Sharing my thoughts on software development

Thursday, June 5, 2014

Angular Directive Isolated Scope binding cheatsheet

1. "@"   (  Text binding / one-way binding )
2. "="   ( Direct model binding / two-way binding )
3. "&"   ( Behaviour binding / Method binding  )
4. "=?"  ( Optional model binding, outer scope does not have to have the corresponding scope variable )
5. "@", then add observe/watch in the directive  ( Text / one-way binding, but will update inner scope whenever the value changes, as opposed to passing it into directive like a parameter once )

Monday, May 26, 2014

How to hide "You May Know" section in Google+

Unlike many others, I do like G+, I use hangouts a lot, both for work and with friends. Of course, it is not used for the same purpose as Facebook, and I have no need to connect and share stuff with friends here.

But this annoying "You May Know" section would keep suggesting personal contacts to me, heck, I'm not going to go through my extended contact list (which google has, from my phone contacts) and add everyone to my G+ circles. That is madness, and there is no setting to make it go away.

Anyways, I finally had enough today, and found a lot of people were recommending Adblock Plus, which seems to be the easiest way to get rid of this unwanted feature. It's quite simple, once Adblock Plus is installed, go to its options tab -> Add your own filters, and add following filter:[guidedhelpid="friendsuggestions"]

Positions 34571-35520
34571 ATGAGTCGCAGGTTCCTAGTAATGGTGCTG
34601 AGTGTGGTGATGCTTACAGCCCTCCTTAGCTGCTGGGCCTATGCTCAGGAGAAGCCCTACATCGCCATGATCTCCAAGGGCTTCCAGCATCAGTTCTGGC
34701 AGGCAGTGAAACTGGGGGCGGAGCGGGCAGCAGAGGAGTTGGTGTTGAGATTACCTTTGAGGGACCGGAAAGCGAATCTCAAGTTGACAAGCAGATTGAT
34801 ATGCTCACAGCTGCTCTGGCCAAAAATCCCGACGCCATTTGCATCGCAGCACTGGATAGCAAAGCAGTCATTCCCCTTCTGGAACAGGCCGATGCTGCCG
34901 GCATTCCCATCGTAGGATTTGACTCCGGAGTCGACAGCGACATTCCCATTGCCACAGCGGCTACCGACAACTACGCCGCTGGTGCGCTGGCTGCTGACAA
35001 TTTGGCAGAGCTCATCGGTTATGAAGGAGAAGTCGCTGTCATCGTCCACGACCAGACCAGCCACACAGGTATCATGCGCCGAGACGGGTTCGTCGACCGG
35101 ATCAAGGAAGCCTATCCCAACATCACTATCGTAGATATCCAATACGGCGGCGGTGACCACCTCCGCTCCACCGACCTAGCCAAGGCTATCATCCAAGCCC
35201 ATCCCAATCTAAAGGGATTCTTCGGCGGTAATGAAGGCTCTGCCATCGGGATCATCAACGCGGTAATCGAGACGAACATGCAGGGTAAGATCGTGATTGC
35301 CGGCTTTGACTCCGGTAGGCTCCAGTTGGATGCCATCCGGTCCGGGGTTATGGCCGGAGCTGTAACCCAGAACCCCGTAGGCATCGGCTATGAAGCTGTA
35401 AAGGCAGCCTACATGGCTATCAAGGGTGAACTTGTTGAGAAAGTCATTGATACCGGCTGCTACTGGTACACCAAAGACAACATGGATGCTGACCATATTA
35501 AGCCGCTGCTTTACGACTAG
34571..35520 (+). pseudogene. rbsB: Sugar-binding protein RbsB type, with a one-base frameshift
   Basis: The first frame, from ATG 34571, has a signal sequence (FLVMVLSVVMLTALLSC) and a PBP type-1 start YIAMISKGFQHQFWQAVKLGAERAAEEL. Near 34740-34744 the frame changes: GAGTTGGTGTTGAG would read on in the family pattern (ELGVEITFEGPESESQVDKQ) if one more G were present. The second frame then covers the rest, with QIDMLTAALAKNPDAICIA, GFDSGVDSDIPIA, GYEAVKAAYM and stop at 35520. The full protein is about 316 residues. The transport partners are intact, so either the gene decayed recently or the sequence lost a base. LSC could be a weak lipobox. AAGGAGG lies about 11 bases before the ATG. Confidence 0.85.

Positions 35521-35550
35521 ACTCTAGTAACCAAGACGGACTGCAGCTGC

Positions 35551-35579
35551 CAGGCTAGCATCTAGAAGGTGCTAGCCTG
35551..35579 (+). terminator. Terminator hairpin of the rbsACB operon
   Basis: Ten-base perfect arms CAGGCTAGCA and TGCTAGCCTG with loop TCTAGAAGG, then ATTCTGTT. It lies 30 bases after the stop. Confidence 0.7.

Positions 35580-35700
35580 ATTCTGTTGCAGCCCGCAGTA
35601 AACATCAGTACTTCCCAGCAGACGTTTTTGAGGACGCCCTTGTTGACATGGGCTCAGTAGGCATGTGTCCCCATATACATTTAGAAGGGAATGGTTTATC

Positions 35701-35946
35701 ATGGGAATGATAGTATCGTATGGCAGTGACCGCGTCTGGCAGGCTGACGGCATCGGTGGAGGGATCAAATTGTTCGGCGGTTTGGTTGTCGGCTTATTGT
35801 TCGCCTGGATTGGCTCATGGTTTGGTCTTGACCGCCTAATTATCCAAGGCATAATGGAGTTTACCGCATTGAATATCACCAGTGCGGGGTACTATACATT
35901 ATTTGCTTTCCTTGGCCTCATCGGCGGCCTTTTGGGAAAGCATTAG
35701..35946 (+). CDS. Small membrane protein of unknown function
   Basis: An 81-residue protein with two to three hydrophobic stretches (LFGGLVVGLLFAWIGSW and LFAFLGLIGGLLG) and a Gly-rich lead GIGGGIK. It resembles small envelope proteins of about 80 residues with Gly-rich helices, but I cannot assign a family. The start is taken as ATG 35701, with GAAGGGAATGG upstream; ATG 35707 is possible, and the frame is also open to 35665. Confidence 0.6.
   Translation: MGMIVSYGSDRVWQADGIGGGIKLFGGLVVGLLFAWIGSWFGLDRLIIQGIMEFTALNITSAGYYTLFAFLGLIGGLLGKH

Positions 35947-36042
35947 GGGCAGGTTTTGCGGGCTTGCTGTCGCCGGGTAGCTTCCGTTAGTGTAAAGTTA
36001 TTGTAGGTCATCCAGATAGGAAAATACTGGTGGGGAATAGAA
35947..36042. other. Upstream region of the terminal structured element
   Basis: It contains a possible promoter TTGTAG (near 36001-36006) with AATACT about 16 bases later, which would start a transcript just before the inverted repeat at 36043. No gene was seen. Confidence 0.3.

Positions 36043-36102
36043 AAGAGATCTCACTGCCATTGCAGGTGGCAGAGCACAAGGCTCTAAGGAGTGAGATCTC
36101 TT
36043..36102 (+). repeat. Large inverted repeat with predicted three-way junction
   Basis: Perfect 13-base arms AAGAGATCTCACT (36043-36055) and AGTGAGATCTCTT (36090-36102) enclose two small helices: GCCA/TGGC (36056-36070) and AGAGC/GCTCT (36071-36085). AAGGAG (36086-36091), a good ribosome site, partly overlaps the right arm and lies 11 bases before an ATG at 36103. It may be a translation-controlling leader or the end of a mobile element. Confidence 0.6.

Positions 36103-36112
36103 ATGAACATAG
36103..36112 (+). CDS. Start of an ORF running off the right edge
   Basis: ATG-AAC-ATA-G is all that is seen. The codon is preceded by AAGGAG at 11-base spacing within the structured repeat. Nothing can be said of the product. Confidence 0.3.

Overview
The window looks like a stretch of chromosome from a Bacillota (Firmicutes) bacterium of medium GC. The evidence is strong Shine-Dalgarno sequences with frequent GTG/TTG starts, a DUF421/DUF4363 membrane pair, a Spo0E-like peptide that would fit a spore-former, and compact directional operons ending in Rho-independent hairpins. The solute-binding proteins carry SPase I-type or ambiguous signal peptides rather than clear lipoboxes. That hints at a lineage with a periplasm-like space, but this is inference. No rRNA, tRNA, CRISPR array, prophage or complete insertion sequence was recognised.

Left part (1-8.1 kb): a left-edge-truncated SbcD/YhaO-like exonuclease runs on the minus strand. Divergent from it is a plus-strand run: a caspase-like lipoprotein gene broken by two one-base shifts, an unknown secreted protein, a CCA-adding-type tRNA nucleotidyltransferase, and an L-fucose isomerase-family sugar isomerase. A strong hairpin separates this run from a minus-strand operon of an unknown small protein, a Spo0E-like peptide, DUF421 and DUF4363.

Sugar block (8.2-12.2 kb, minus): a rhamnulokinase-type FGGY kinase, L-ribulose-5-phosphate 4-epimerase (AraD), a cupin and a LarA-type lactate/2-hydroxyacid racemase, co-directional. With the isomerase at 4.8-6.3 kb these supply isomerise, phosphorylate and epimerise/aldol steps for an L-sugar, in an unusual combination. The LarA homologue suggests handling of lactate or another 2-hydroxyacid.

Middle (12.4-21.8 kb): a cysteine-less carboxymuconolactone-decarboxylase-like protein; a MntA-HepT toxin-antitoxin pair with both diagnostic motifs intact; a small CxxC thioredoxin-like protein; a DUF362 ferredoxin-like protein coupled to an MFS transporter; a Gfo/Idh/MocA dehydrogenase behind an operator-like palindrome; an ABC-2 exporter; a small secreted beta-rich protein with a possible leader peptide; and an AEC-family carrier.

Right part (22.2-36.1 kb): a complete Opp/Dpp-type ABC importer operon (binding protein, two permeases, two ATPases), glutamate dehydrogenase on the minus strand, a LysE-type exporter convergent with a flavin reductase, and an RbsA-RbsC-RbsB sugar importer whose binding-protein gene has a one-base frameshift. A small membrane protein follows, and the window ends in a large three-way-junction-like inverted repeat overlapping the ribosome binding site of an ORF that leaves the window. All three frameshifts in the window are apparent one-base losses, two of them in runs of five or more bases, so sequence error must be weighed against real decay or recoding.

Then you are good! The damned "You may know" box is gone from google plus... for now.

Tuesday, March 4, 2014

OOP vs Functional Programming

I have been in several discussions with friends and colleagues about the limitation of OOP and virtues of functional programming. It seems as we push harder for code testability and lower bug rates, it's inevitable that everyone will eventually find the ideas of side impact-less, perfectly enclosed functional programming appealing.

Yet you rarely see business/web applications written in functional languages, and it's not because developers are all lazy.

See, the ultimate goal of almost all software is to solve a problem, it's never about making the most architecturally elegant solution and the most beautiful code in history. And when you focus on how to solve the problem, without worrying about the language, framework, or the programming paradigm you are gonna use, the solution you discover will make most of those technical decisions for you.

When you decide up front that you are gonna use a certain set of tools to a problem you don't have solution yet, you are essentially handicapping yourself, and in many cases will end up with wrapping functional logic with an OOP layer or vice versa.

In short, when you are solving a Sudoku, focus on the god damn Sudoku, worry about unit tests later.